by Nat Ogborn, London

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I am a committed monarchist. I think the Royal Family is good for Britain.

With Prince William and Kate Middleton being the new Posh and Becks, now is a good time to be a monarchist.

But I would like to think that my veneration for the institution goes deeper than royal wedding fever. I believe that constitutionally it is beneficial to have a royal family.

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Why do I think this?

Most importantly, if a system works then there is no need to change it. The Royal Family works. British government is stable, has a long history of democratic engagement with the public and is not known for oppressing its citizens.

The last overthrow of government other than through constitutional means was in 1688, and even that was a peaceful revolution. I’m not sure how ending an institution that has existed peaceably alongside the evolution of democracy in Britain would improve the situation.

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There is no evidence that republics are better than monarchies. Europe is a good example. Norway, Denmark, the Netherlands all have a monarch. Germany, France, Italy do not. The latter group are not worse or better places to live in.

Spain reintroduced their monarchy in 1978 in an attempt to get rid of a secular dictatorship and the king was instrumental in introducing democratic reforms.

Monarchy of the people, for the people

It is true that the Royal Family inherit position rather than get elected based on merit. I am fine with this for several reasons.

Firstly, if people were really bothered by it, they would want to end it. They do not. The last opinion polls show support for the monarchy hovering around 80%.

If the monarchy was genuinely unpopular, then it would go. It isn’t, so it can stay. This makes its undemocratic nature paradoxically democratic.

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Secondly, I’m not sure that it is good to have elected officials at all levels of government. I like the fact that the armed forces swear allegiance to the Queen rather than the Prime Minister.

It shows that power does not rest ultimately with the person who has the power. It may be only symbolic, but it is a symbolism I quite enjoy.

A lot of the royal duties such as opening buildings, visiting charities, fronting organisations have to be done by someone. I like that in Britain these roles are often undertaken by an unelected member of the royal family.

This defuses any possible chance of every single event being politicised, as it would be if MPs or elected mayors, or a President did all of them. The Queen floats above the politics. This is healthy for Britain.

Unique Selling Point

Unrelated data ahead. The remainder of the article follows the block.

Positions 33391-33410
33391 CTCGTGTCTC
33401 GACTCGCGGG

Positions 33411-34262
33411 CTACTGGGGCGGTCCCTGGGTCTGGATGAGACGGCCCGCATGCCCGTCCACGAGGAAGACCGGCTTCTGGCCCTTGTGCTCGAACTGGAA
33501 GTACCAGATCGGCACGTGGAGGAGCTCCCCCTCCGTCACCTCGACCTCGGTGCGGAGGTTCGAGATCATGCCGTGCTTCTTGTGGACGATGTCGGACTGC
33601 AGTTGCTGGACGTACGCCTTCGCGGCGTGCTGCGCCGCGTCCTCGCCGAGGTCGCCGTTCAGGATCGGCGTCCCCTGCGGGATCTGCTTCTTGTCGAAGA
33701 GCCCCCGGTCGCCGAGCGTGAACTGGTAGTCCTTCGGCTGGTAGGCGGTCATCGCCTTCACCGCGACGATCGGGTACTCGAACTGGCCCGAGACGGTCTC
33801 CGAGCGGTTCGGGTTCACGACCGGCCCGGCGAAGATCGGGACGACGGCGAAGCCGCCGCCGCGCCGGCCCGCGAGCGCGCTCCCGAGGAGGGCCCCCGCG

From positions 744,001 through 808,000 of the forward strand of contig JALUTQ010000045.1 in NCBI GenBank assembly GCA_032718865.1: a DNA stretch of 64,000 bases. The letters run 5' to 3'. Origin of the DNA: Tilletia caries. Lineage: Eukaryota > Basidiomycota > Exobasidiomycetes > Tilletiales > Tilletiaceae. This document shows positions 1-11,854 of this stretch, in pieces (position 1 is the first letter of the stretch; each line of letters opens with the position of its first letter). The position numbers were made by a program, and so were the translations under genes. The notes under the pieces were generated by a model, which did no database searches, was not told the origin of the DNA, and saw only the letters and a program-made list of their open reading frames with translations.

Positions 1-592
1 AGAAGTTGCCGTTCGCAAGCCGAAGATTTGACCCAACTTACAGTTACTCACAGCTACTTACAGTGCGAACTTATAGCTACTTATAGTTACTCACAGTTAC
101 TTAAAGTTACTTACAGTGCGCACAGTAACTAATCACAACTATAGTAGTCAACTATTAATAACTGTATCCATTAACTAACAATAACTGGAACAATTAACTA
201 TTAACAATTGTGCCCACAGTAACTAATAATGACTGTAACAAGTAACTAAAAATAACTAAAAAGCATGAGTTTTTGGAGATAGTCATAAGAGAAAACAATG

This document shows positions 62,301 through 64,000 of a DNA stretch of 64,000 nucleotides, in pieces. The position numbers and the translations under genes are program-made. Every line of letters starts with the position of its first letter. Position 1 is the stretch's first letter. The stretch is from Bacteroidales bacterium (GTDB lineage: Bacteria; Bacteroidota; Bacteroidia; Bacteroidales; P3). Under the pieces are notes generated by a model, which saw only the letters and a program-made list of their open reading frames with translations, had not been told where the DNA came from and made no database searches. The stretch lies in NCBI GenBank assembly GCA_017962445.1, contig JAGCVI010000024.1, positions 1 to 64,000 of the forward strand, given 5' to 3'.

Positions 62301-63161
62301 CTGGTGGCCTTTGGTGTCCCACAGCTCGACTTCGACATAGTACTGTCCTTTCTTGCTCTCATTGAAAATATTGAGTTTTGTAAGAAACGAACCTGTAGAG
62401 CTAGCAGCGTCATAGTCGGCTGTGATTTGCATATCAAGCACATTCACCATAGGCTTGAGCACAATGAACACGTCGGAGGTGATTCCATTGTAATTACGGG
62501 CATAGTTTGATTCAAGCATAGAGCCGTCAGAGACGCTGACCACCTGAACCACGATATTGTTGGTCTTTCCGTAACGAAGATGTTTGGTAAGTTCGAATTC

The world is now smaller; countries are becoming more similar in many ways. The monarchy is a defiant statement of Britishness and difference that I rather like.

I am not surprised that one of the main reasons Canada wants to keep the monarchy is because it makes them unlike the USA. Brilliant. The more ways in which one Starbucks-dominated corporate state can be distinguished from its neighbour the better.

For Britain, the monarchy represents part of that history, identity and culture which all the tourists find so fascinating. I fancy that some of those tourists are jealous that their own countries do not possess anything similar.

Putting the U in the UK

In terms of identity, I believe that the monarchy plays a valuable role in uniting the United Kingdom, which is becoming increasingly disunited. The monarchy is not English, it is British.

It can be a shared experience for people all around the country, as well as to Britain’s constituent immigrant communities, who are statistically more likely than the indigenous population to define their identity as ‘British’ as opposed to ‘English’ or ‘Welsh’ for example.

In sum

Monarchies last because of three reasons; they oppress; they are needed; they are popular. The British monarchy is indisputably the latter two reasons.

It has evolved from an autocracy to a symbol with barely a ripple of discontent and as long as it doesn’t do anything spectacularly stupid, like try to claim power back from Parliament, there is no reason why it cannot survive and thrive.

Perhaps the monarchy represents the best of that very British concept, the muddled compromise.

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It is strange that the ‘Mother of Parliaments’ holds strongly to hereditary monarchs. It is bizarre that a nation so used to mercilessly mocking authority with impunity should not have got rid of the ultimate earthly authority there is.

None of this should work; surely the monarchy cannot flourish; surely it can’t be a symbol of all that’s great about Britain. But it does and is. Wonderful.

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